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William and Kate in Denmark last week. (Tim Rooke/AP Images)

The Duke and Duchess of Cambridge have decided to settle down at Kensington Palace.

So far, the Kate and William have been using Nottingham Cottage, a residence on the Kensington Palace grounds as a temporary home when they’re in London.

But after considering a number of options, the royal couple chose the palace that was William’s childhood home as their permanent London address. They will be living in Apartment 1A, the part of the palace occupied by Princess Margaret until her death in 2002. William, however, grew up in a different group of apartments, on the other side of the compound with his mother, Diana.

Lest anyone think that “Apartment 1A” is a cramped ground floor starter flat, royal aides have described it to the Telegraph as the “size of a terraced London house,” with five bedrooms and three reception rooms. By contrast, Nottingham Cottage is a one-bedroom house set apart from the rest of the palace but still on the grounds. Even though it’s smaller, we suspect it’s none too shabby, though apparently William needs to stoop sometimes to avoid hitting his head on the ceilings.

Apartment 1A, however, is still considered a bit of a fixer-upper. It hasn’t been redecorated since Princess Margaret lived there, and it’s been used for office and storage space. Work is not expected to begin until September of next year, with the actual move-date to be sometime in mid or late 2013. In addition to rewiring, heating and plumbing overhauls, the apartment apparently has large quantities of asbestos to be removed.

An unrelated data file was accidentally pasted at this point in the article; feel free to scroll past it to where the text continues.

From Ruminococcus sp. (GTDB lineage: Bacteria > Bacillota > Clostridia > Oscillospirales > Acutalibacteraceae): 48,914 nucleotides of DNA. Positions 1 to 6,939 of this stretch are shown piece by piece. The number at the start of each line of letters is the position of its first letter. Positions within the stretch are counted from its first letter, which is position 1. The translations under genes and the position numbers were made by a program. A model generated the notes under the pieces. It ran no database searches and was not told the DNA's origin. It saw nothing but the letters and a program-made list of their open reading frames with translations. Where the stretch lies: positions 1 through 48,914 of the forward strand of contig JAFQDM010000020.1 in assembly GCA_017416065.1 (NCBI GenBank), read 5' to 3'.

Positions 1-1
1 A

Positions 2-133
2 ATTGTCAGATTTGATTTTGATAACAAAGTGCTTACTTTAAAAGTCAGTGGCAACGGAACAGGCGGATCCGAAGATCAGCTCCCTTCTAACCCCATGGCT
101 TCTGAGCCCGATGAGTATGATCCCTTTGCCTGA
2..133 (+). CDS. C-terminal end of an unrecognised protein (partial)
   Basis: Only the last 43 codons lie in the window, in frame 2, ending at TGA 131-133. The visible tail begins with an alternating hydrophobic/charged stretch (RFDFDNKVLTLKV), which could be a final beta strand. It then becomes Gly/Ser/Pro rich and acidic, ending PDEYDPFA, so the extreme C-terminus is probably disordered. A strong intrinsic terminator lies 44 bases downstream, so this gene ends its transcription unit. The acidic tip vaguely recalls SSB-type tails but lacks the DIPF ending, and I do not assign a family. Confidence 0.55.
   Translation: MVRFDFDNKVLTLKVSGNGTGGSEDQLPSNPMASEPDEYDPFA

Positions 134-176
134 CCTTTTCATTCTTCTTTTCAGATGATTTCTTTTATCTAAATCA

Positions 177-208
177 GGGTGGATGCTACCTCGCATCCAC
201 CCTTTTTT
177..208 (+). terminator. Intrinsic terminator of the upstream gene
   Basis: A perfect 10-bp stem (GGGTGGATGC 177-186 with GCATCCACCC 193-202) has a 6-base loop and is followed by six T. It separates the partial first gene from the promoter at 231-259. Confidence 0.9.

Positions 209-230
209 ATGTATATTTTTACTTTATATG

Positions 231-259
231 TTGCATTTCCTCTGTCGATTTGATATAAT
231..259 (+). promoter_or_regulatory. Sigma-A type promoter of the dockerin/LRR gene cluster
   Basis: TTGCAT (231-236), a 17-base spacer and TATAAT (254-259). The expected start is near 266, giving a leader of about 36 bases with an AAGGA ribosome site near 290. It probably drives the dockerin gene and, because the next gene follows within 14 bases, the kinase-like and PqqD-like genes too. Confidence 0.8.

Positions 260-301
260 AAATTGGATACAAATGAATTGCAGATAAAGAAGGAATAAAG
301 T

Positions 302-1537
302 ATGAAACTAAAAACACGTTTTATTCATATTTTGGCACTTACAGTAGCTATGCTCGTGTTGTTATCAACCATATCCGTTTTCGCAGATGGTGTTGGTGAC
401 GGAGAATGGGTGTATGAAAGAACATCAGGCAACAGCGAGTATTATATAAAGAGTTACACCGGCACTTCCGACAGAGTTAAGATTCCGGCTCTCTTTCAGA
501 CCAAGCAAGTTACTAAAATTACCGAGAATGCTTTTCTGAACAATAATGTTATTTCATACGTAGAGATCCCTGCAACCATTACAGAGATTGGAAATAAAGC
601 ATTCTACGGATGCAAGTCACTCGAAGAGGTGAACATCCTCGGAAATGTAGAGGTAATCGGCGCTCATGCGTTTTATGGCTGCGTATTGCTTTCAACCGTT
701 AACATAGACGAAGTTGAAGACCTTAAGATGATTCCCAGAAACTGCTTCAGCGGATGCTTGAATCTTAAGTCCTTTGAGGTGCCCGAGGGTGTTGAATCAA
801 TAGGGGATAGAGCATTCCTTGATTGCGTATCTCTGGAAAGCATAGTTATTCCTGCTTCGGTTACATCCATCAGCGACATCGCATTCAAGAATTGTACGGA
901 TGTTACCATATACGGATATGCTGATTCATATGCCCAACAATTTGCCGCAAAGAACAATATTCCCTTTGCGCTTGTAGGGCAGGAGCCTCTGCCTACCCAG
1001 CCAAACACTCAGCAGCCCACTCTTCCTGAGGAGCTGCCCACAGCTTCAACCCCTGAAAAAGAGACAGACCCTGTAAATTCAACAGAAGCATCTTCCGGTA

One of the residence’s benefits for the royal couple is that it will allow them to be closer to Prince Harry. The Queen and Prince Charles have approved of the move.

In other royal-related news about Kate and Will:

• Will and Kate’s decision to settle on a more established permanent residence is fitting in with resurgent rumors that the Duchess might be pregnant.

The main “evidence” fueling the speculation this time comes from the royal couple’s recent trip to Denmark. Observers say that Kate kept touching and rubbing her stomach and they suggested that the red dress she wore to visit a UNICEF center was the type of dress that would conceal a “baby bump.”

The incident that set off the most discussion, however, was Kate’s turning down an offer of peanut butter. Some doctors advise pregnant women not to eat peanut butter because it might trigger allergies in their children. The Daily Mail even went so far as to write that “Kate was seen shooting Prince William a knowing look and grinning as she turned down the paste.”

Other outlets are going further out on a limb. “Kate Middleton and Prince William baby announcement expected,” was the web headline for Scottish broadcaster STV, which also reported that bookies have changed the odds of a baby announcement before the end of this year from 4/1 to 6/4.

A spokesman for the William Hill betting organization said: “We always felt that William and Kate would decide not to wait but the rumors have taken us by surprise and if Kate is already expecting it will cost us a pretty penny.”

• The Guardian reminds its readers that the News of the World began its covert surveillance of Prince William after it was already under police investigation for phone hacking into messages of people in the royal circle. The private investigator hired by the tabloid says he never hacked anyone’s phone and that he never did anything illegal.


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By Paul Hechinger